When wearing foundation, I often recommend wearing it once without primer and just powder. Once with primer and no powder. Once without anything. And then, once with both. (You can do this, obviously, on days when you’re just at home.) This will help give you an idea of whether your products are even compatible.

Some primers just don’t play nice with certain foundations, depending on their chemical make up. This is beyond my skill level; if you’re better at science than me, you can totally research this further. But some primers don’t work with every foundation (and they, like foundations, don’t work on every skin type). So testing everything separately to see how it plays with your foundation can help you figure out if it’s the foundation itself that doesn’t fit your skin type or if your primer is causing your foundation go bad.

With powder, some are too heavy for certain foundations and can either whisk the foundation away when you brush or pat it on. Or, they turn grayish. Again, this is just a matter of the chemical compounds not playing nice together. It’s funny to think that every time we put on make up, we’re working with chemistry in a small way: we’re layering our skin (which has its own oils, of course) with multiple different chemical make ups, and sometimes they just don’t work together.

Potential Issue #4: Expired Products

If you use foundation really slowly, you might notice that after a while, it starts to look different.

When I was in college, I went through a phase of leaving my foundation bottle open. It dried it out and made it more mattifying. (This was back when I was using basic Covergirl foundation. Not my best moment, surely.) This was not great for the product itself, but I liked how it looked on. However, after a while, it also started to smell really bad. Why? Because my foundation had expired from being left out in the open and from just being kind of old.

I write the date I first open and use something on every make up product I own. (Or, I write it on a list if it’s a smaller package.) Then, I really try to keep to expiration dates on the packaging. You know the little compact looking mark on packages that has a 6m or 12m inside of it? That’s how long you are meant to keep it. For some things, it doesn’t matter—like mascaras—but for foundation, I do try to stick to it.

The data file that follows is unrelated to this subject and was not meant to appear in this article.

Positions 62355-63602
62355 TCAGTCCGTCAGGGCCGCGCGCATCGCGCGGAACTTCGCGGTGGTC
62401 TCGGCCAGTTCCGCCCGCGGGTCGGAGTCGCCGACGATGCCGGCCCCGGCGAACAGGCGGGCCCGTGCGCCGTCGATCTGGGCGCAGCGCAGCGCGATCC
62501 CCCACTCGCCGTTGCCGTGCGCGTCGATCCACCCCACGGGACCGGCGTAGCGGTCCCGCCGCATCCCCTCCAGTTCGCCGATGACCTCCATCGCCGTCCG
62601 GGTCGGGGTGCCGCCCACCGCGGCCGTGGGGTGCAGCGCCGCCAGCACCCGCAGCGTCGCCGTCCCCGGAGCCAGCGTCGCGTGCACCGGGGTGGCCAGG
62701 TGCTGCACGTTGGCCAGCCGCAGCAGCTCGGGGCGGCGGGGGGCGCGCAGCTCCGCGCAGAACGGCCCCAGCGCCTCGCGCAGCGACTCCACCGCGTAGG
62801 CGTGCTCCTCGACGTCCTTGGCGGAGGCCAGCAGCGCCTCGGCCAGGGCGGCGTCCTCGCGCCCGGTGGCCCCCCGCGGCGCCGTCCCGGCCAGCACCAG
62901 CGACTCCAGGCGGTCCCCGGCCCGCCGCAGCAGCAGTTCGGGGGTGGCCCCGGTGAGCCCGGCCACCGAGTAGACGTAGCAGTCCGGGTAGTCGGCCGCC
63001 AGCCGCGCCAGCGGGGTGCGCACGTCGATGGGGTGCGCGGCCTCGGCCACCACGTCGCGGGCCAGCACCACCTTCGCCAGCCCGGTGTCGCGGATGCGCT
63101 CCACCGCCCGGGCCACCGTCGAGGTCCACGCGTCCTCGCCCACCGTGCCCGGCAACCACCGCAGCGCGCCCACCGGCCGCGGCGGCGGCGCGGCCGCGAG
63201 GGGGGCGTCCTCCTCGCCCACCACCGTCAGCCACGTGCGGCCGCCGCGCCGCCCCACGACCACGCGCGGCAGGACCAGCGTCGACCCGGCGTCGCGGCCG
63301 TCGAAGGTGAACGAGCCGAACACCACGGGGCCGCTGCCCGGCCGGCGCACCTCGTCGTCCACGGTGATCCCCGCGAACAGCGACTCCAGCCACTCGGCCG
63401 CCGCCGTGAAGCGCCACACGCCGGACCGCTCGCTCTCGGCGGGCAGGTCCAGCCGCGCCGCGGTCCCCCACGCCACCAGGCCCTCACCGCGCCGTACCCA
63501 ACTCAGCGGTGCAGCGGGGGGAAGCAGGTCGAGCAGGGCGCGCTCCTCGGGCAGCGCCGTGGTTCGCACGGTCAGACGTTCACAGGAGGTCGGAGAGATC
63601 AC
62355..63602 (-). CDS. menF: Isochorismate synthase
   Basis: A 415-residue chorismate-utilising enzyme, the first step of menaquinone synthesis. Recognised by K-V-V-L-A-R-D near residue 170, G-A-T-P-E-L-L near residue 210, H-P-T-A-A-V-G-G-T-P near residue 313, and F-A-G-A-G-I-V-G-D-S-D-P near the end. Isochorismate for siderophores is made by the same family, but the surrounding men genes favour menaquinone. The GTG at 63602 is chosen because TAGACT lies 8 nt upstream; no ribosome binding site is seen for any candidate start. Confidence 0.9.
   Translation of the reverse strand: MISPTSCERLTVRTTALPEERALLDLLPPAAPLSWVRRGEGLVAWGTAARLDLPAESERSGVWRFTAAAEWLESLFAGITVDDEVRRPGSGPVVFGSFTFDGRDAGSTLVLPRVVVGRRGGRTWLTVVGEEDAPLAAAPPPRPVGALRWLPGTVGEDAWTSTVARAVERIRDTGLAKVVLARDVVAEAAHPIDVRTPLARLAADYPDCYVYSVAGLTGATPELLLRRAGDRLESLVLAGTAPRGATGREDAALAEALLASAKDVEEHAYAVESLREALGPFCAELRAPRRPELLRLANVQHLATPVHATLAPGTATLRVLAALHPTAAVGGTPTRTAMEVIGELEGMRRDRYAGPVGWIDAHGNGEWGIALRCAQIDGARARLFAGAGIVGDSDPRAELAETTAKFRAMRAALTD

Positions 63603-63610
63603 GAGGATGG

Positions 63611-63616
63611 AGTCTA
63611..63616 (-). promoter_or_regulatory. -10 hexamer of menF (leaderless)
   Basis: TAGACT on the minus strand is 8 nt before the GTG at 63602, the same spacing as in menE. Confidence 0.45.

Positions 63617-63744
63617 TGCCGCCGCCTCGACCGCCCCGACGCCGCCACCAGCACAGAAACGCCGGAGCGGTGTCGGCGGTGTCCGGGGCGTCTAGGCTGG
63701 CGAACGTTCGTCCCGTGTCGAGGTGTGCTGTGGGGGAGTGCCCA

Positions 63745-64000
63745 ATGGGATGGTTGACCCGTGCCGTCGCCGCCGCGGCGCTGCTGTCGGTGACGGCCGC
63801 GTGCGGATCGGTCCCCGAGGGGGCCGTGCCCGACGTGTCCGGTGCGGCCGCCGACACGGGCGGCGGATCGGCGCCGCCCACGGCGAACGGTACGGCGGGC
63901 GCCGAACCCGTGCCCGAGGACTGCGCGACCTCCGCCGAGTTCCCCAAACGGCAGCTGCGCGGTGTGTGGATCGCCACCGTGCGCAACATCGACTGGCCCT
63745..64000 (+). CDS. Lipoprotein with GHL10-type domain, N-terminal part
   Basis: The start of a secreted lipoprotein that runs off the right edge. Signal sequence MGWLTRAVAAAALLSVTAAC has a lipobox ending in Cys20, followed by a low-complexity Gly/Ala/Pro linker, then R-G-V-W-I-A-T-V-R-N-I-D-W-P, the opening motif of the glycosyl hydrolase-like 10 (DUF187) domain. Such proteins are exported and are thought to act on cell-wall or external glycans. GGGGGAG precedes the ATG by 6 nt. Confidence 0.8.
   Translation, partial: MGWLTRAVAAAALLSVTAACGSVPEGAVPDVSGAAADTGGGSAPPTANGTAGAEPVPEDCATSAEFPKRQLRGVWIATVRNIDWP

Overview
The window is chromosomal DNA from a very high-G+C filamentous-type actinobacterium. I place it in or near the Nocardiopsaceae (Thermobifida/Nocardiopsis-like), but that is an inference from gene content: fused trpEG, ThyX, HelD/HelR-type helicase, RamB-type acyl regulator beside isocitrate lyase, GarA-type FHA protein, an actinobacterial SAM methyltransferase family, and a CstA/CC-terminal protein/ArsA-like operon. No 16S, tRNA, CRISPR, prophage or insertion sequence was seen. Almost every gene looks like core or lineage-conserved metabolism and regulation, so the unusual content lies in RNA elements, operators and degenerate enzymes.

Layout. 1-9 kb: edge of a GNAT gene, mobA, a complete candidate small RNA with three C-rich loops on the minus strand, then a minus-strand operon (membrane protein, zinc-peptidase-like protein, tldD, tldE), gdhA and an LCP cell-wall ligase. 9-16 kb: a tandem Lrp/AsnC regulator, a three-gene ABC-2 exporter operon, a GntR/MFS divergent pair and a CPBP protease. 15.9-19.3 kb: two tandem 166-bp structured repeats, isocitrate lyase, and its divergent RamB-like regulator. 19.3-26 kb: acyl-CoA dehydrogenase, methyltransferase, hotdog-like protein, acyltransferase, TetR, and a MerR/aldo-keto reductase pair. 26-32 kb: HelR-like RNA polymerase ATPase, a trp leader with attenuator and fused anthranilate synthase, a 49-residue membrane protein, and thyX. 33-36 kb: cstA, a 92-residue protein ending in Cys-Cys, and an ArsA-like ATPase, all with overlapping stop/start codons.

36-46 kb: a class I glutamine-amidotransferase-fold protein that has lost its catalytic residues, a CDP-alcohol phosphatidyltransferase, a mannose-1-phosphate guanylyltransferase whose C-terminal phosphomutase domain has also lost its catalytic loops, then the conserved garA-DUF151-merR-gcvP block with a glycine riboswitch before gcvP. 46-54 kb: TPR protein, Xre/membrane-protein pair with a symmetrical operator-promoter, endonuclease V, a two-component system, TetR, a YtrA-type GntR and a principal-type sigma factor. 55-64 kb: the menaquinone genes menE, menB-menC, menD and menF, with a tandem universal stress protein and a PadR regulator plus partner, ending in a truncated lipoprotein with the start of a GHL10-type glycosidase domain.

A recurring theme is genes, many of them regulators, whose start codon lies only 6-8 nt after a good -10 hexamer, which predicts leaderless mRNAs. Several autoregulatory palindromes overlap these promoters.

Expired foundation can be the culprit behind foundation that is separating or oxidizing really bad.

Potential Issue #5: Skincare Issues

Remember how I said when we do our makeup, we are kind of being chemists? This is another example.

I started using a glycolic acid serum that I really like—but I noticed that if I used it before I put on foundation, my foundation would pill. That’s right: instead of laying on my face, it would ball up as I used my brush. No bother, I thought; I’ll just use a sponge. Nope, my foundation was coming off in layers then!

As it turns out, that product just didn’t play nice with my moisturizer or foundation. I had to stop using it if I wanted any of my other products to work.

If you’re noticing problems with your foundation, certain items of your skincare may be the culprit. This is another case where you’re have to test with and without each product to see how it plays with your foundation. If you’ve narrowed down every other factor, this is probably the one—you’ll just have to see what product is making your foundation go off!